Siemens gets off the mark fast with full-field digital mammography

December 20, 2004

Siemens’ fortunes in women’s health have taken a turn for the better since the company released its full-field digital mammography (FFDM) system. Only a few months after the FDA approved its Novation FFDM, Siemens executives were animated about the product.

Siemens' fortunes in women's health have taken a turn for the better since the company released its full-field digital mammography (FFDM) system. Only a few months after the FDA approved its Novation FFDM, Siemens executives were animated about the product.

"We have made tremendous progress with a number of key customers and new customers as well," said Erica Rouleau, Siemens national sales director for women's health. "The competition is really seeing us for the first time in our full glory."

The Novation received FDA premarket approval in August, making Siemens the fourth manufacturer to bring an FFDM system to market. The product, which supports digital screening, diagnosis, and stereotactic biopsy, features a flat-panel amorphous selenium detector and offers the potential to provide higher spatial resolution and greater clinical detail than other systems, according to the company.

Siemens expects to ship about 30 Novation systems by the end of the year. At $450,000 each, that translates into about $13.5 million in income, not a bad start for a system that has been on the market only since August. Its success, however, was anything but a slam dunk. GE Healthcare, Hologic, and Fischer Imaging all had a big head start in the field. But that's not how Siemens execs saw it.

"It doesn't matter when you come out," Rouleau said. "You can be number one to market and a few years later be playing catch up."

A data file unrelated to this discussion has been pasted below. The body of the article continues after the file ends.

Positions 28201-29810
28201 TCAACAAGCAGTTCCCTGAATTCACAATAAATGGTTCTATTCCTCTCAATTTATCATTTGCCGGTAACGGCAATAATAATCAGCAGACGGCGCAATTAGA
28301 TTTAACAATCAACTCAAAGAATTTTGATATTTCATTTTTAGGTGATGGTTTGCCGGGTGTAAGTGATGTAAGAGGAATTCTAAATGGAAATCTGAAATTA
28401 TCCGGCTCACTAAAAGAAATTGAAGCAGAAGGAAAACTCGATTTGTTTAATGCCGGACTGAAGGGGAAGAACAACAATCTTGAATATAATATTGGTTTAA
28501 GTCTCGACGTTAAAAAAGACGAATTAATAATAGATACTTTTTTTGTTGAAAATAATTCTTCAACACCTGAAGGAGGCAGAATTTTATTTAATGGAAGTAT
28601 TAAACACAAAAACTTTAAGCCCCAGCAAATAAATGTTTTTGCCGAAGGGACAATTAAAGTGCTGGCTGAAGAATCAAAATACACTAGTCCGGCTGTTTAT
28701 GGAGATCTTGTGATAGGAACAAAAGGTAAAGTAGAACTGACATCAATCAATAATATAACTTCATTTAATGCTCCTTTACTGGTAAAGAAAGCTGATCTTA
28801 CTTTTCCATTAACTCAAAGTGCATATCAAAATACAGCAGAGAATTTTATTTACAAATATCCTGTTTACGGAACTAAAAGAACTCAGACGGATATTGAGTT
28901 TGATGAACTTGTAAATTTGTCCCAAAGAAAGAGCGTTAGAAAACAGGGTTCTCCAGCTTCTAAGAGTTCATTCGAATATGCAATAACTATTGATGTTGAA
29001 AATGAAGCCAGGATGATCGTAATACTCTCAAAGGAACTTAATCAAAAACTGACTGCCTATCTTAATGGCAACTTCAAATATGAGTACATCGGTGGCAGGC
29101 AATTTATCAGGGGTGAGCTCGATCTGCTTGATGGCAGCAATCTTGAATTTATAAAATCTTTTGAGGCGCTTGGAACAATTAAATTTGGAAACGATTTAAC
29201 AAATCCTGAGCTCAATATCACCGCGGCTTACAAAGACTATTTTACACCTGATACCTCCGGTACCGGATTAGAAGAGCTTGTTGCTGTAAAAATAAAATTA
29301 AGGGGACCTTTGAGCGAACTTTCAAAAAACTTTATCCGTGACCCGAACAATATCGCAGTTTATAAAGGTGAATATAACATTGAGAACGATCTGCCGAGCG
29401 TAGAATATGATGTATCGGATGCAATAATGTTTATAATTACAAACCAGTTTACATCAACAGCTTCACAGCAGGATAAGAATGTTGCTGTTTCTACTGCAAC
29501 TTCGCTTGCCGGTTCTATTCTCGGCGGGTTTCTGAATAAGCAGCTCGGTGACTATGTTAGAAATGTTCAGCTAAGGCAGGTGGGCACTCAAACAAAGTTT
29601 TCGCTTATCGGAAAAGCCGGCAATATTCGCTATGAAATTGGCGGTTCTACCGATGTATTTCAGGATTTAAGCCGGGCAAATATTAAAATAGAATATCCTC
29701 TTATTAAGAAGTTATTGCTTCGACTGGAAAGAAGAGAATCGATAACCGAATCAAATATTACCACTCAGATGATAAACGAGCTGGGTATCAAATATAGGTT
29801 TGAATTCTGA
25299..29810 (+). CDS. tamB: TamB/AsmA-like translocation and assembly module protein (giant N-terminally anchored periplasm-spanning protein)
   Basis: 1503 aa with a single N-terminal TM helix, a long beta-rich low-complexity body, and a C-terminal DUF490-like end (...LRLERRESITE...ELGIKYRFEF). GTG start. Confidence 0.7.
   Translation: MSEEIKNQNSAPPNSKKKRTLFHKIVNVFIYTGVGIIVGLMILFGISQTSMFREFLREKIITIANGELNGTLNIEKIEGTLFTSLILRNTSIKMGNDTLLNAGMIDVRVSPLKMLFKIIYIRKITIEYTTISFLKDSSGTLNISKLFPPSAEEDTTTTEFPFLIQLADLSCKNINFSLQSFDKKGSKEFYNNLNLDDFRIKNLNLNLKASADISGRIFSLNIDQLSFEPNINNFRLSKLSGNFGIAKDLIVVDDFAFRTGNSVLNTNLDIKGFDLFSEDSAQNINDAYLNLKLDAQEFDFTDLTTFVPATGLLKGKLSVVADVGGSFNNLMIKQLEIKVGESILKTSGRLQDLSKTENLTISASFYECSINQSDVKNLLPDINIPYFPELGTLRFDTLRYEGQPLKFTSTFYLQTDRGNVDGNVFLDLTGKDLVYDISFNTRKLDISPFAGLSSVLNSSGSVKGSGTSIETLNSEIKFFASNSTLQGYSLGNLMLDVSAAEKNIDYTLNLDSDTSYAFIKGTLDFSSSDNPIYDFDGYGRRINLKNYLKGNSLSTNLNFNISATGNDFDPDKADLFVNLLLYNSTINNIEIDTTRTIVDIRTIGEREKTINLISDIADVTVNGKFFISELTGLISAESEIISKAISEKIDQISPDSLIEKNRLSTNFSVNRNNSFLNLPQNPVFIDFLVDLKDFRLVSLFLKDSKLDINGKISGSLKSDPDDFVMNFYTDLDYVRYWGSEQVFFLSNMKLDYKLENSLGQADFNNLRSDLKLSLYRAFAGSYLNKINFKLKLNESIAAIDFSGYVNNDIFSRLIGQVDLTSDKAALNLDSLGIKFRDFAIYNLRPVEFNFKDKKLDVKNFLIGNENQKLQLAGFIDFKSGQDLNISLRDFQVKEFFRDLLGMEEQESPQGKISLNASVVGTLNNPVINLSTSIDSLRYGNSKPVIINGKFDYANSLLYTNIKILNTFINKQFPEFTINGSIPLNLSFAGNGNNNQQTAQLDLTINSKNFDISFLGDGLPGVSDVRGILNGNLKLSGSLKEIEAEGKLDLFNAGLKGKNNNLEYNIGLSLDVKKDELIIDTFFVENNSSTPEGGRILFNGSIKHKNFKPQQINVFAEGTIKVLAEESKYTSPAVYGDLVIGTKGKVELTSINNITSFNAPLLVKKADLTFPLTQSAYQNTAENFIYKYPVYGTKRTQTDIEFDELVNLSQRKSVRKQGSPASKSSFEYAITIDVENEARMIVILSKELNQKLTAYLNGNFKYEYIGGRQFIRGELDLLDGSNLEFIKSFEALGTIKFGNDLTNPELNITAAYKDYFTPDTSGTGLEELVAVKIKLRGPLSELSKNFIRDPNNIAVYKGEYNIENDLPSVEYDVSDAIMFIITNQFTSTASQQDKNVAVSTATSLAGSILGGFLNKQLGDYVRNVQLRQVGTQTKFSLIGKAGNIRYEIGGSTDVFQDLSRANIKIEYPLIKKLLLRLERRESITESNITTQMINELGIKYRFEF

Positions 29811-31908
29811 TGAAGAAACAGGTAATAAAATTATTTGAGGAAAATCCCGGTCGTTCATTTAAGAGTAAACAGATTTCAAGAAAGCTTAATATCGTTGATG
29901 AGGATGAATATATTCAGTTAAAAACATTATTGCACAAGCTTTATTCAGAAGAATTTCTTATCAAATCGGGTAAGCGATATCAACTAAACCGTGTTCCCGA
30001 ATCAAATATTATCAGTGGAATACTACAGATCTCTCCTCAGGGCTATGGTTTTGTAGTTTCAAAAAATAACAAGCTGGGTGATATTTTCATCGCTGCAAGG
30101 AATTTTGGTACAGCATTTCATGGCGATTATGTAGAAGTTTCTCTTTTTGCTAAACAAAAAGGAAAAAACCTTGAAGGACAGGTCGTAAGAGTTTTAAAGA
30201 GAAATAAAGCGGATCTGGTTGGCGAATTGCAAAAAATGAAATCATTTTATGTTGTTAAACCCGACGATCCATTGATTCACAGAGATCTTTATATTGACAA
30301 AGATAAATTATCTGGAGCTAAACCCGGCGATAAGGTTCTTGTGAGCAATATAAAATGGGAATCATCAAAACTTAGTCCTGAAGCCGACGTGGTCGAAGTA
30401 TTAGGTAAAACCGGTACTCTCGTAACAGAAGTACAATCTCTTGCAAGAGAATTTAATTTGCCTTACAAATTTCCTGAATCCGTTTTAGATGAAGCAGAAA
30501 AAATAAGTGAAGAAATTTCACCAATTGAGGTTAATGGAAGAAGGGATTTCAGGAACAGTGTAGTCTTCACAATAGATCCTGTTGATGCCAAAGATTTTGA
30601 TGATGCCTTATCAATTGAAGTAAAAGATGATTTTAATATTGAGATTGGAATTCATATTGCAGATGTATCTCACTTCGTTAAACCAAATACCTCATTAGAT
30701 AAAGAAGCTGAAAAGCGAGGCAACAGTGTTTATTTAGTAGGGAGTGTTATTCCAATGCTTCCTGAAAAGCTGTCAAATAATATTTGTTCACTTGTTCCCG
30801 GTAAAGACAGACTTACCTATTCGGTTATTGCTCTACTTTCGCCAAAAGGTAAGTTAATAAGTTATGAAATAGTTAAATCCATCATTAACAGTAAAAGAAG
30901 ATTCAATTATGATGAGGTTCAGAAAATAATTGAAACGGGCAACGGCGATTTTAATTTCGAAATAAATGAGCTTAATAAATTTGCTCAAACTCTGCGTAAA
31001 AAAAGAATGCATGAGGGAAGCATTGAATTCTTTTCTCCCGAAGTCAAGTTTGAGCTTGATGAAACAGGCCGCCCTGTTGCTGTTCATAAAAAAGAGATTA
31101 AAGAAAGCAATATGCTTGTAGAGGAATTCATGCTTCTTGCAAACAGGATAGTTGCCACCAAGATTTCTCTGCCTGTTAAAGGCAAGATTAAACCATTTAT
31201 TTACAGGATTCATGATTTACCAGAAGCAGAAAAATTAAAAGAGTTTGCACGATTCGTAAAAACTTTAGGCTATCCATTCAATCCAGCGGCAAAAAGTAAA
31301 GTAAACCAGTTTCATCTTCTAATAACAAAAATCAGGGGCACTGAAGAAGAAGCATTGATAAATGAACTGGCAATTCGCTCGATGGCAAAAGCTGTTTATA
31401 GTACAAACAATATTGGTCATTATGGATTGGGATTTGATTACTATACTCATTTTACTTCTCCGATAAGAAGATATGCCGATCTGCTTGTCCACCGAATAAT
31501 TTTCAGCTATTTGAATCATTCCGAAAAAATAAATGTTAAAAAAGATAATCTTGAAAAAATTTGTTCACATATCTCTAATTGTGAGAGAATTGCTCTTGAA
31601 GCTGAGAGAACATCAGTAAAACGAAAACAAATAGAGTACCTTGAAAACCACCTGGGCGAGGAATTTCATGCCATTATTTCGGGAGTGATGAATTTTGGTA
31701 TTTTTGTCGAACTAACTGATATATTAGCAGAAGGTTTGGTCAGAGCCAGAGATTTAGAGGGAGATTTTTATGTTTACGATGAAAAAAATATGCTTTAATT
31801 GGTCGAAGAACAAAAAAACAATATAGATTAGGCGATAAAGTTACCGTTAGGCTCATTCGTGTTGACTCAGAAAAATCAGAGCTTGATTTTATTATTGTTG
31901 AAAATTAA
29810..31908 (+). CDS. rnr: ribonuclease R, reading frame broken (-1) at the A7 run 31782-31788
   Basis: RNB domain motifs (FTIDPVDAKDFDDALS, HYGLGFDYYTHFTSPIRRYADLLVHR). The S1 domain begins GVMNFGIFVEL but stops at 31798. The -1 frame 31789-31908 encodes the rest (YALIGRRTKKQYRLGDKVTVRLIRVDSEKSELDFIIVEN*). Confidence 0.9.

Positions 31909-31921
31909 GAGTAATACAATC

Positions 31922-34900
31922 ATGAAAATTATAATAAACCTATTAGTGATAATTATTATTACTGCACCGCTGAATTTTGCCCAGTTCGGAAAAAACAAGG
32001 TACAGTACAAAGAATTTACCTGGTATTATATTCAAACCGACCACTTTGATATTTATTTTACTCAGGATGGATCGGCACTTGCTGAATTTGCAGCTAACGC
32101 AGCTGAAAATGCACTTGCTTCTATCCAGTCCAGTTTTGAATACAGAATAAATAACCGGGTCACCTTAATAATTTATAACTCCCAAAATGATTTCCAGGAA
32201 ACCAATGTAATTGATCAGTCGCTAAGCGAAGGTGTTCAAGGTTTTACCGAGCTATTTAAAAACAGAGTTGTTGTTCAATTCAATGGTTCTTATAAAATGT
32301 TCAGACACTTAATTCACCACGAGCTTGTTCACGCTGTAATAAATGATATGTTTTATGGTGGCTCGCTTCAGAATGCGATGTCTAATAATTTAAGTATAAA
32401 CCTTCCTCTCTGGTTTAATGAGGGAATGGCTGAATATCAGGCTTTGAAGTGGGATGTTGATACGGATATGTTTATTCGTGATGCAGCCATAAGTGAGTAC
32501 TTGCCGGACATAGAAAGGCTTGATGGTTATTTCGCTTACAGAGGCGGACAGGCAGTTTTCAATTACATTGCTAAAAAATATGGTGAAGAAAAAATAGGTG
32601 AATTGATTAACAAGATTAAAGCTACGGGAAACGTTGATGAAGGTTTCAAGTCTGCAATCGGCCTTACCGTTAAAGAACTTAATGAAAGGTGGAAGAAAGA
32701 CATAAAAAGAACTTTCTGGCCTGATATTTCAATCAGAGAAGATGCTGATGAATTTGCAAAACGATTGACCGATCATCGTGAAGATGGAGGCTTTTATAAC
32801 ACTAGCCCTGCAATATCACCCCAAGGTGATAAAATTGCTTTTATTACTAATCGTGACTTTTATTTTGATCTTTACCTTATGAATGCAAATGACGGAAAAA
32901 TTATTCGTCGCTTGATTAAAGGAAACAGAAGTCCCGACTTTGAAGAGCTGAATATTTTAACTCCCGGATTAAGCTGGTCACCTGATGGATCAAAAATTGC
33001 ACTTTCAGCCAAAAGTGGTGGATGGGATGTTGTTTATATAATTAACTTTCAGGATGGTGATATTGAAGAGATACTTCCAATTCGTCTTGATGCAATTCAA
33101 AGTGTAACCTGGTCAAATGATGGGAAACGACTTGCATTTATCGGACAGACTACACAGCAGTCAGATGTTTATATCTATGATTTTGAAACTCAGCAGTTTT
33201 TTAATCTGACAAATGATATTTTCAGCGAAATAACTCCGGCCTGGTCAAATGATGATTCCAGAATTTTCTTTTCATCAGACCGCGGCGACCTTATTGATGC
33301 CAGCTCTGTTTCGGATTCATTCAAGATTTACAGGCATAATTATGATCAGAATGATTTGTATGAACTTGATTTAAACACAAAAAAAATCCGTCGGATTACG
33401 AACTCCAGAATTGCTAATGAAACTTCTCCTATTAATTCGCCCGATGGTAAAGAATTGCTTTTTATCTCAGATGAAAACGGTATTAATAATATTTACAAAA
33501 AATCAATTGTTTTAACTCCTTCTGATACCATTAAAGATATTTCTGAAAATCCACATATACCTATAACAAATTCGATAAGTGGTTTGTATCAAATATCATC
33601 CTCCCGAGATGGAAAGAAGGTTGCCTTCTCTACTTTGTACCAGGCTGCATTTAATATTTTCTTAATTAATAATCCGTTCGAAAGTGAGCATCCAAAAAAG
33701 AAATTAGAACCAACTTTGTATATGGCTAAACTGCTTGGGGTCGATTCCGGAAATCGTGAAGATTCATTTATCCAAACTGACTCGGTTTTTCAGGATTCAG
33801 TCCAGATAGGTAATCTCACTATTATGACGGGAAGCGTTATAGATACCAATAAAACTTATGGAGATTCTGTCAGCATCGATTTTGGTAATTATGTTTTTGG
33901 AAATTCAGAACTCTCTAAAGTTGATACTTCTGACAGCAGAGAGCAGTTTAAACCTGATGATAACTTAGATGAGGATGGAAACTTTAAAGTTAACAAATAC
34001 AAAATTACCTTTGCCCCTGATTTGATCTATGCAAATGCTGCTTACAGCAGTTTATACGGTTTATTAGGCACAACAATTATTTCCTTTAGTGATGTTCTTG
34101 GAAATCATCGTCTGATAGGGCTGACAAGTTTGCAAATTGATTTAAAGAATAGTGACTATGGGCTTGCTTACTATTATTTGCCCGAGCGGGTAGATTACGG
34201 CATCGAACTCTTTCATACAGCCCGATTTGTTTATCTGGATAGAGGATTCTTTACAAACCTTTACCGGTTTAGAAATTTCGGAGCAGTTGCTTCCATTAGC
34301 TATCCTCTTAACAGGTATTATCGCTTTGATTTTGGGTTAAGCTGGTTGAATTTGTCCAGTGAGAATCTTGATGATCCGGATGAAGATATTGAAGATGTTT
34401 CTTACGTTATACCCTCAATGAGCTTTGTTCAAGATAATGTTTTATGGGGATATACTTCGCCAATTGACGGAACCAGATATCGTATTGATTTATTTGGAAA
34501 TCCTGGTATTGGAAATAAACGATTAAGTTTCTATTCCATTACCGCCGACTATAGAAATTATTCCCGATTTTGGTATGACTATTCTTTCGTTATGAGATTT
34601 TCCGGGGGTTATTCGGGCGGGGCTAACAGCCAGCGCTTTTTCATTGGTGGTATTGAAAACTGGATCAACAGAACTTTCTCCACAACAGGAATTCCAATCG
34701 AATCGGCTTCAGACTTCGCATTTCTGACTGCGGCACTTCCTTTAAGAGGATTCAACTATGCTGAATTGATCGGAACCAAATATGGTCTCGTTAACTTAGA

Being fourth rather than first to market was an advantage, she said.

"We had the luxury of time, and we've used that time to learn. The mammography machine and the mammography department are not islands anymore. Now, the vendor has a bigger job: to network, to be integrated within the HIS/RIS, and to allow multiple doctors to read soft copy," she said.

An example of how Siemens benefited from its competititors' perceived "mistakes" is the Novation's larger detector size of 24 x 29 cm. GE's FFDM detector measures 19 x 23 cm. On the downside, Siemens still has to catch up with GE's full-field digital mammography market share.

Aiding that battle is MammoReport, a dedicated workstation for mammography, which supports high-volume mammogram reading and optimized workflow. Its dedicated keypad and roaming/panning function optimize spatial resolution while allowing users to switch images among eight-view mammographic studies in less than one second. MammoReport is also designed to accommodate digital CAD applications.

These capabilities are appealing, but there's more to the Siemens pitch than just technology. Customers can look at their purchase as an investment in a corporate partner, Rouleau said.

"They'll be partnering with a multimodality company that has a vested interest in women's healthcare," she said. "We've demonstrated our willingness to invest money and people in this technology. We have the total package of image quality, image receptor, workflow, and integration into the network."